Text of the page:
Gene drives

Further reading

Warmbrod, Kelsey Lane et al. (2020) Gene drives: pursuing opportunities, minimizing risk, The Johns Hopkins Center for Health Security.

Gene drivesdrive arerefers to the process by which a genetic element biases its own inheritance, and the genetic element itself. 

Many natural or artificial processesgene drives have been identified that favoroperate through a range of mechanisms. The CRISPR nucleases have accelerated the development of synthetic gene drives by making it easier to genetically engineer non-model species and a CRISPR nuclease is frequently used as a core component of the synthetic inheritance of certain genes throughout a population.biasing mechanism. 

Gene drives operate by using CRISPR to insert a genetic modification into a population and spreading it atcan through higher-than-normal rates of inheritance. Offspringinheritance spread a genetic change through a population. This can occur even if the modification has a fitness disadvantage for those carrying it. 

Homing endonuclease gene drives (HEGs) are likely the furthest developed form of synthetic gene drives.  In diploids, one chromosome is contributed by the father and one by the mother. HEGs operate by copying themselves from an organism carrying a gene drive inheritone homologous chromosome to the driveother (switching the cell from being heterozygotes to homozygous from the engineered parent on one chromosome and a normal gene from the other parent on the other chromosome. During early development, the CRISPR drive cuts the other copy and replaces it with a copy of the drive, producing an organism with two copies of the genetic modification.HEG). Thus, while a mutation spread through Mendelian inheritance can propagate to only 50% of descendants with each generation, a modification spread through gene drives (or "super-Mendelian" inheritance) is passed on to virtually all descendants within a single generation.[1]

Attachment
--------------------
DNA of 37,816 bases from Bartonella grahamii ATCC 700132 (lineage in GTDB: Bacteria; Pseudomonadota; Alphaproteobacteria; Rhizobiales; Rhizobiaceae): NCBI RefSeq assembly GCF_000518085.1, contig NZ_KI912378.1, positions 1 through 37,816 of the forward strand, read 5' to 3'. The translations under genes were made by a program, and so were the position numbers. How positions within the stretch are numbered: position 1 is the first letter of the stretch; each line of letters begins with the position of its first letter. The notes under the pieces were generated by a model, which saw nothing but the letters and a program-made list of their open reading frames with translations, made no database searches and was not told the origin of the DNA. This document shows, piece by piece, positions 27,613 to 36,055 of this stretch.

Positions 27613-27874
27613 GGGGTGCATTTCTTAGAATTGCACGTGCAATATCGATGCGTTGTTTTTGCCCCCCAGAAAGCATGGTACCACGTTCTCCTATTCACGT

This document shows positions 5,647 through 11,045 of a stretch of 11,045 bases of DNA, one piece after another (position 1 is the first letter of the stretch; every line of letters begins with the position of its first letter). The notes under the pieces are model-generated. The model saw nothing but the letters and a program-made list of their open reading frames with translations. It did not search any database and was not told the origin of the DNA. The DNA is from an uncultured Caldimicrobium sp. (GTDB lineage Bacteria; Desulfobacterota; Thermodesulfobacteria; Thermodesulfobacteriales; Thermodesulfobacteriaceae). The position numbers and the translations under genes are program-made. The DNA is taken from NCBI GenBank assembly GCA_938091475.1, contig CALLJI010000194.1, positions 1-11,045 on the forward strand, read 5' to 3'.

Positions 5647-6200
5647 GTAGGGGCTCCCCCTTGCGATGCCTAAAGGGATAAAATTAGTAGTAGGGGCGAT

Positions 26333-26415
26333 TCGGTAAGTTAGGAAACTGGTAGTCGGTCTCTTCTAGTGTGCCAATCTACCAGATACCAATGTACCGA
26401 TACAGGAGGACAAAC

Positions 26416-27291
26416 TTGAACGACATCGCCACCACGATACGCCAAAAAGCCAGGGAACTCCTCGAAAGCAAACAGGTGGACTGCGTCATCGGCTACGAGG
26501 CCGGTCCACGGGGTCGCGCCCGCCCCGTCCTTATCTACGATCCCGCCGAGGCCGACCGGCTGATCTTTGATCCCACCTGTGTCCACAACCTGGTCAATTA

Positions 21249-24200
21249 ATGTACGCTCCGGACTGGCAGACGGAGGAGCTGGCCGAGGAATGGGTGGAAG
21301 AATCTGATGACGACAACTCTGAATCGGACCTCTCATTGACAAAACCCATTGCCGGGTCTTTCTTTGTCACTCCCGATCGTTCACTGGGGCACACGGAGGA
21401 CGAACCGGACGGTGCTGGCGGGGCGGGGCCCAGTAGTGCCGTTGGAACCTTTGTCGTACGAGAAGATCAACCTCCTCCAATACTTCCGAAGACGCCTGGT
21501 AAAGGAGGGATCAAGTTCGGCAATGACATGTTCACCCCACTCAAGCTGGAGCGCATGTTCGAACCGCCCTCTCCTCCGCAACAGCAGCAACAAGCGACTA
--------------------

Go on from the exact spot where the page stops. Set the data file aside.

Gene drives operate by using CRISPR to insert a genetic modification into a population and spreading it at higher-than-normal rates of inheritance. Offspring from an organism carrying a gene drive inherit the drive from the engineered parent on one chromosome and a normal gene from the other parent on the other chromosome. During early development, the CRISPR drive cuts the other copy and replaces it with a copy of the drive, producing an organism with two copies of the genetic modification. Thus, while a mutation spread through Mendelian inheritance can propagate to only 50% of descendants with each generation, a modification spread through gene drives (or "super-Mendelian" inheritance) is passed on to virtually all descendants within a single generation.[1]

Applications to malaria control

Two applications of gene drives to the control of malaria have been proposed. One is to modify the relevant mosquito species to make it incapable of carrying the malaria parasite. The other is to significantly reduce the population of those mosquito species.[2] Once the gene drives are released, the relevant mutation could be propagated through the entire population of interest in a period of just a few years. In 2016, a group of researchers at Imperial College and other universities genetically engineered the Anopheles gambiae mosquito—the primary mosquito species that spreads the malaria parasite—rendering it capable of passing the genetic modification to over 99% of offspring.[1]

Target Malaria is developing gene drives to change the genomes of malaria-carrying mosquitoes to eradicate the disease.one organization currently working on these applications.